NABat ML: Utilizing deep learning to enable crowdsourced development of automated, scalable solutions for documenting North American bat populations
August 23, 2022
- Bats play crucial ecological roles and provide valuable ecosystem services, yet many populations face serious threats from various ecological disturbances. The North American Bat Monitoring Program (NABat) aims to use its technology infrastructure to assess status and trends of bat populations, while developing innovative and community-driven conservation solutions.
- Here, we present NABat ML, an automated machine-learning algorithm that improves the scalability and scientific transparency of NABat acoustic monitoring. This model combines signal processing techniques and convolutional neural networks (CNNs) to detect and classify recorded bat echolocation calls. We developed our CNN model with internet-based computing resources (‘cloud environment’), and trained it on >600,000 spectrogram images. We also incorporated species range maps to improve the robustness and accuracy of the model for future ‘unseen’ data. We evaluated model performance using a comprehensive, independent, holdout dataset.
- NABat ML successfully distinguished 31 classes (30 species and a noise class) with overall weighted-average accuracy and precision rates of 92%, and ≥90% classification accuracy for 19 of the bat species. Using a single cloud-environment computing instance, the entire model training process took <16 h.
- Synthesis and applications. Our convolutional neural network (CNN)-based model, NABat ML, classifies 30 North American bat species using their recorded echolocation calls with an overall accuracy of 92%. In addition to providing highly accurate species-level classification, NABat ML and its outputs are compatible with Bayesian and other statistical techniques for measuring uncertainty in classification. Our model is open-source and reproducible, enabling future implementations as software on end-user devices and cloud-based web applications. These qualities make NABat ML highly suitable for applications ranging from grassroots community science initiatives to big-data methods developed and implemented by researchers and professional practitioners. We believe the transparency and accessibility of NABat ML will encourage broad-scale participation in bat monitoring, and enable development of innovative solutions needed to conserve North American bat species.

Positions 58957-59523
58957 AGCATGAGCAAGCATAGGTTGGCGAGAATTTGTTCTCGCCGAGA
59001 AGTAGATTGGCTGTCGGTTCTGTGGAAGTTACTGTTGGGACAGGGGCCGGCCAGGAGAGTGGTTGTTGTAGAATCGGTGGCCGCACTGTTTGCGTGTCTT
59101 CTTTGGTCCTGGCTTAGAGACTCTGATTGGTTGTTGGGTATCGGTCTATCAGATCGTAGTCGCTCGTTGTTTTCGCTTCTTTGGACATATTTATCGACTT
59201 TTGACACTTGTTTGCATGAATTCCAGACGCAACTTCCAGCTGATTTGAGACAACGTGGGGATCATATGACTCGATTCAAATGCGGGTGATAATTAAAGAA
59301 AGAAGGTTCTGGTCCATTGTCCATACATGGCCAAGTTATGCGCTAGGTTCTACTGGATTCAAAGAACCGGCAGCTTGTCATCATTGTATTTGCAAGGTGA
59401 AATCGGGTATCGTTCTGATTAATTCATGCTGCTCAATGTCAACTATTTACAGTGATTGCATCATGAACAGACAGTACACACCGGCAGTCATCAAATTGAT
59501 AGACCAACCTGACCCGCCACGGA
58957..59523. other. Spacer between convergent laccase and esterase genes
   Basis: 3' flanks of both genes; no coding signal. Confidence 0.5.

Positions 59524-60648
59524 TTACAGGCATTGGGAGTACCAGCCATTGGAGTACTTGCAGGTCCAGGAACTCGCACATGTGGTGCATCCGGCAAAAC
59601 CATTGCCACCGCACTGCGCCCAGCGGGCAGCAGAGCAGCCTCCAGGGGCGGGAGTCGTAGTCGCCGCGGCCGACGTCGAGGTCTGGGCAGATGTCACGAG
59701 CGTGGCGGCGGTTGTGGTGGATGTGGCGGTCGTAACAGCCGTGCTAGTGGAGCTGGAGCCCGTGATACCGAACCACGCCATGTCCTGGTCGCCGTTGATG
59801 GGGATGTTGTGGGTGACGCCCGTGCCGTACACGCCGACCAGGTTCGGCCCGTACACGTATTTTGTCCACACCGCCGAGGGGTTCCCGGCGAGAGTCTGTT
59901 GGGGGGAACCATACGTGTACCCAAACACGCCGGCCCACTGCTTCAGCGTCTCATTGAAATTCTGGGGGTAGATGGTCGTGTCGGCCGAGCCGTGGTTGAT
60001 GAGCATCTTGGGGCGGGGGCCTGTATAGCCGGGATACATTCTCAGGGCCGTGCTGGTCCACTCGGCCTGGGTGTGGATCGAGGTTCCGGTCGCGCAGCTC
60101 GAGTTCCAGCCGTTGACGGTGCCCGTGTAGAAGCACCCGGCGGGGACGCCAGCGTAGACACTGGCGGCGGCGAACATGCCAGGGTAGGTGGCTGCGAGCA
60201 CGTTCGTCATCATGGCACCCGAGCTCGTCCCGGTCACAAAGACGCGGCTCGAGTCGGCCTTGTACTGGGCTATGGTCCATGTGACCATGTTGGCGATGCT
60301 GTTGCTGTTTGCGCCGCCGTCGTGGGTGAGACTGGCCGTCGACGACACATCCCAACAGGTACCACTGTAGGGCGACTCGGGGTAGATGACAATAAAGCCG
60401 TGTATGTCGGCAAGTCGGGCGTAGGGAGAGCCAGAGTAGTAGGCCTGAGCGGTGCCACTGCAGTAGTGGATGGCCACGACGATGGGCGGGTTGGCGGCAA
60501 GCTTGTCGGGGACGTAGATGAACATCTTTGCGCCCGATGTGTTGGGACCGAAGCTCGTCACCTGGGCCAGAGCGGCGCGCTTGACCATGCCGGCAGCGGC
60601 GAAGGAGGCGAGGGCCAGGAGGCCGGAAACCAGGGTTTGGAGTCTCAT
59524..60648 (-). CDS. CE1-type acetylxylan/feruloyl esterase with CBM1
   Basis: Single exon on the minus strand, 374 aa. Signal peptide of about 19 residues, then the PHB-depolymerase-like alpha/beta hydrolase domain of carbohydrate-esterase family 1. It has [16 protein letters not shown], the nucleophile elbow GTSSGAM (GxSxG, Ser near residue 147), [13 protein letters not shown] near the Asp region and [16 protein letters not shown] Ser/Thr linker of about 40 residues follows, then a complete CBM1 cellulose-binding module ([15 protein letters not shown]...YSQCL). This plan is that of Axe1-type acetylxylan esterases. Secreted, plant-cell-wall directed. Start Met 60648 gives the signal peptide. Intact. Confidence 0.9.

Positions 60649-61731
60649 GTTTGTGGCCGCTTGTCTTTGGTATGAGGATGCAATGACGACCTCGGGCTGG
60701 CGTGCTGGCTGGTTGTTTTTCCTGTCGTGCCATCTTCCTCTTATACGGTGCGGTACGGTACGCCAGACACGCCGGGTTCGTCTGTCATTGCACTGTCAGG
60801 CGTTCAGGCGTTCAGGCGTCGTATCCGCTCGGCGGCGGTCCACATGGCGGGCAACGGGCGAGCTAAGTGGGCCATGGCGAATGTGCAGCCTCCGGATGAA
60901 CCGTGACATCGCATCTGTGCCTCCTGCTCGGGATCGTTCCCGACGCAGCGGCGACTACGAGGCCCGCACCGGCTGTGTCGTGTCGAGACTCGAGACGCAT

|NABat ML: Utilizing deep learning to enable crowdsourced development of automated, scalable solutions for documenting North American bat populations
|Ali Khalighifar, Benjamin S. Gotthold, Erin Adams, Jenny K. Barnett, Laura O. Beard, Eric R. Britzke, Paul A. Burger, Kimberly Chase, Zackary Cordes, Paul M. Cryan, Emily Ferrall, Christopher T. Fill, Scott E. Gibson, G. Scott Haulton, Kathryn Irvine, Lara S. Katz, William L. Kendall, Christen A. Long, Oisin Mac Aodha, Tessa McBurney, Sarah McCarthy-Neumann, Matthew W. McKown, Joy O’Keefe, Lucy D. Patterson, Kristopher A. Pitcher, Matthew Rustand, Jordi L. Segers, Kyle Seppanen, Jeremy L. Siemers, Christian Stratton, Bethany Straw, Theodore J. Weller, Brian Reichert
|Journal of Applied Ecology
|USGS Publications Warehouse
|Fort Collins Science Center